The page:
Many electronics sector companies are tightly-regulated. There are a huge number of environmental and product quality regulations around the world. For many companies, these regulations cause substantial costs to the supply chain. Complying with government regulations may require the use of specialized inspections, software and equipment.
The Impact of Regulations on Electronics Companies
Regulations have a significant impact on electronics companies. Businesses must factor these costs into expenses and pay significant fines for non-compliance with regulations. Other countries also regulate the industry at varying levels. Some countries have little or no electronics industry regulation, while others heavily regulate pollution and environmental impact.
Supply chain expenses for electronics sector companies are typically very high and increase whenever new regulations place a higher strain on production. Regulations contribute to higher supply chain costs by increasing expenses associated with production, packaging, distribution and electronic equipment disposal. Environmental regulations often specify how raw materials are obtained and purified for use.
Some laws restrict acquiring materials from conflict zones. These regulations are intended to reduce funds that support terrorism and funding for restrictive regimes. Other guidelines dictate how toxic substances should be used in an effort to better protect consumers and provide a safer workplace for employees. While they provide benefits at one level, these guidelines increase expenses and often cause higher product prices.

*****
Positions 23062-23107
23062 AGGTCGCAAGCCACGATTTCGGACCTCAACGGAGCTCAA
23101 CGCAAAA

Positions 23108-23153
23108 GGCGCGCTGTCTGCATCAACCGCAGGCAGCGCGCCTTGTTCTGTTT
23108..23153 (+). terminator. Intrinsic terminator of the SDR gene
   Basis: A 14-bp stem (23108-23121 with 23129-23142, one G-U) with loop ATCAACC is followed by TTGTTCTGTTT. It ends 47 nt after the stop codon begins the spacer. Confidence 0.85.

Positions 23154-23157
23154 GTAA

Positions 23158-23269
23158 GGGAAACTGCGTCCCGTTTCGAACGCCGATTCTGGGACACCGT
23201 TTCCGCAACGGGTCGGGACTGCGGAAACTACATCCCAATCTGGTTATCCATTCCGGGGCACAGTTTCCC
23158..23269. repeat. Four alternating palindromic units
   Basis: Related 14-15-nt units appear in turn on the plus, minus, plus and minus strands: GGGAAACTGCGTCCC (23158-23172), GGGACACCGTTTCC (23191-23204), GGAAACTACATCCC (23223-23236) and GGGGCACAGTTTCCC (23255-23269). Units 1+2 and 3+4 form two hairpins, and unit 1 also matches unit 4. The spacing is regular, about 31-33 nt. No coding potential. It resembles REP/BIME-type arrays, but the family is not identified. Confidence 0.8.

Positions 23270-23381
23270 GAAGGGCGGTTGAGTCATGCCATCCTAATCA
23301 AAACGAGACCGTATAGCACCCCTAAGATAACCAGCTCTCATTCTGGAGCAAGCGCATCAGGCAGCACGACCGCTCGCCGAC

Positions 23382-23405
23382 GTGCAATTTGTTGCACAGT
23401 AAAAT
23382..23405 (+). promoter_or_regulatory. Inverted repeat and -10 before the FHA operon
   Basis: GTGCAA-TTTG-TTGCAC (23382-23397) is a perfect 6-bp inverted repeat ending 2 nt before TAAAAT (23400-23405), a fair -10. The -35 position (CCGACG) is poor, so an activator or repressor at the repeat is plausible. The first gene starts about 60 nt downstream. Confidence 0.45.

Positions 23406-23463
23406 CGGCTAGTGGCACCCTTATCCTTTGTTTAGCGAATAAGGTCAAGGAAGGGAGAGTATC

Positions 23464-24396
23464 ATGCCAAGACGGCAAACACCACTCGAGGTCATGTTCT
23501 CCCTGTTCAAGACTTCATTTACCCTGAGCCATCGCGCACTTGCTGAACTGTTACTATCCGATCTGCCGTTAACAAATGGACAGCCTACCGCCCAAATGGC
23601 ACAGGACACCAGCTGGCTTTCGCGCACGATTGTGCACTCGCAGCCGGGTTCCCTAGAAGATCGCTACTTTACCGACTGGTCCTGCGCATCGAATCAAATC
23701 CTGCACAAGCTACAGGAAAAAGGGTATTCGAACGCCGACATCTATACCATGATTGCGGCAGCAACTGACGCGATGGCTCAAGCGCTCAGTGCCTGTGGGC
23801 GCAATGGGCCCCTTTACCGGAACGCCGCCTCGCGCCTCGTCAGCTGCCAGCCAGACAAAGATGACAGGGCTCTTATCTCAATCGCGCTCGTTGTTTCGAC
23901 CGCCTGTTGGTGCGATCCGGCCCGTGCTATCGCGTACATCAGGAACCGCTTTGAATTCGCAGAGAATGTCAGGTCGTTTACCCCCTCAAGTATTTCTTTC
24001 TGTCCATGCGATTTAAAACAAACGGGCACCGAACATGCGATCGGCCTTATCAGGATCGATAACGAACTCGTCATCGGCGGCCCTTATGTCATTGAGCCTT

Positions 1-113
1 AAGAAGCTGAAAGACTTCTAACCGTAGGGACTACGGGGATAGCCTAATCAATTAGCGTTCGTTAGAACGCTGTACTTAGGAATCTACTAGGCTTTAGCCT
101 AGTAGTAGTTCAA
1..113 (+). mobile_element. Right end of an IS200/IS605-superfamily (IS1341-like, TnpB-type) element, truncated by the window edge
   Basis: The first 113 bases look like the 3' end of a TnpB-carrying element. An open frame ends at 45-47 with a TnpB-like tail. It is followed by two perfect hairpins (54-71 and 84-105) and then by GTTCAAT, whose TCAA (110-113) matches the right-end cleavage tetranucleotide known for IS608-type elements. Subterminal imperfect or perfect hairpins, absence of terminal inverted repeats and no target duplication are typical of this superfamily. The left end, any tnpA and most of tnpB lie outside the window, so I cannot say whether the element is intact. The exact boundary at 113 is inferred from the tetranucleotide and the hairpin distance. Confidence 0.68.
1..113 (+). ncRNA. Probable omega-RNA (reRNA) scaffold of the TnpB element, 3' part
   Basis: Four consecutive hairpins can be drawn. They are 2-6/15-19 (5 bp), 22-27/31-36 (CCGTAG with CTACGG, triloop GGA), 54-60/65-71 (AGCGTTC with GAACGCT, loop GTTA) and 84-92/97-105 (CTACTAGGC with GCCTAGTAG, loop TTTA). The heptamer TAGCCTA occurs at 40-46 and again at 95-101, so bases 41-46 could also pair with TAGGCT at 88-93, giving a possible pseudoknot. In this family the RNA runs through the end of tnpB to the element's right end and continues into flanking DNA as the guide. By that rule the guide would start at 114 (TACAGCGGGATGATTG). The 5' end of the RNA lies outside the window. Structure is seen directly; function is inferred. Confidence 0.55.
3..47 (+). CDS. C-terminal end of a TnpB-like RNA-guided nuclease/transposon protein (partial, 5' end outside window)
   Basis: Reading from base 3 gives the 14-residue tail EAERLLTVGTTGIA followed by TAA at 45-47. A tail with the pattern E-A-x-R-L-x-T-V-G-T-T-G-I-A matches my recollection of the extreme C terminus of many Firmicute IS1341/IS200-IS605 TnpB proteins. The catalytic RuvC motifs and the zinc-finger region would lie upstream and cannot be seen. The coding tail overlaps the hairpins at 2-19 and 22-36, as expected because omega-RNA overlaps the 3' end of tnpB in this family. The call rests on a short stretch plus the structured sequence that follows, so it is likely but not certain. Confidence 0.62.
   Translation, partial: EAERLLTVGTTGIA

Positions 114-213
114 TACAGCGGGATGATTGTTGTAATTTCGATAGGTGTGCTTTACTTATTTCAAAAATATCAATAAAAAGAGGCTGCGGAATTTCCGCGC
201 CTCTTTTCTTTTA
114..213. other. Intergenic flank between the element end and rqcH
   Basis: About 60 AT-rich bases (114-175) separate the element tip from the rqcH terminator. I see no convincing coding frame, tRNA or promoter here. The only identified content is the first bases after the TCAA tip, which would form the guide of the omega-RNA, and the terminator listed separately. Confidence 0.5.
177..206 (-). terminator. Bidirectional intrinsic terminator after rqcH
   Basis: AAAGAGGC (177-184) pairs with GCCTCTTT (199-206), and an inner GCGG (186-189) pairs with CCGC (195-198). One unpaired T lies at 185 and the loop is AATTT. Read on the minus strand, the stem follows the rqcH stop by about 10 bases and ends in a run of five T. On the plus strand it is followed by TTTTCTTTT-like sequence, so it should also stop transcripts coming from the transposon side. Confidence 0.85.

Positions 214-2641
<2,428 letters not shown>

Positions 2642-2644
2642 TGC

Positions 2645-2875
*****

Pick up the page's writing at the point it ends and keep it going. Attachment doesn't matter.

Staying in Compliance With Regulations
To maintain compliance with government regulations, many companies must evaluate their supply chains using outside resources and consultants. This process may be expensive, and changes to the supply chain may require using different production methods and materials. Some of these changes introduce inefficiencies and increase production costs for the business. The higher costs may reduce a company's profitability and competitiveness.
According to a report from the National Association of Manufacturers (NAM), typical large American companies with more than 100 employees paid around $9,083 per employee in regulatory costs during 2012. In total, regulation across the electronics sector and other American industries amounted to at least $2.03 trillion in 2012.
Many of these regulations tend to be stronger in the United States and European countries. The European Union adopted substantially increased environmental regulations in 2003, and California quickly followed with a law similar to the EU version. These laws restrict the use of certain substances known to be toxic. Restrictions apply to the manufacturing of consumer goods and their proper disposal.
Outside the United States, many countries lightly regulate environmental impact but increasingly regulate pollution occurring during production. As electronic manufacturing grows within these emerging economies, additional regulations are passed to reduce any negative environmental impact associated with production. Electronic waste is regulated in China, South Korea and India, and these countries increasingly regulate toxic materials. Japan requires labels with detailed ingredients and a list of toxic substances in electronics products. Latin American countries generally have more limited laws for regulating electronic waste and waste disposal than some of the other major economic regions of the world.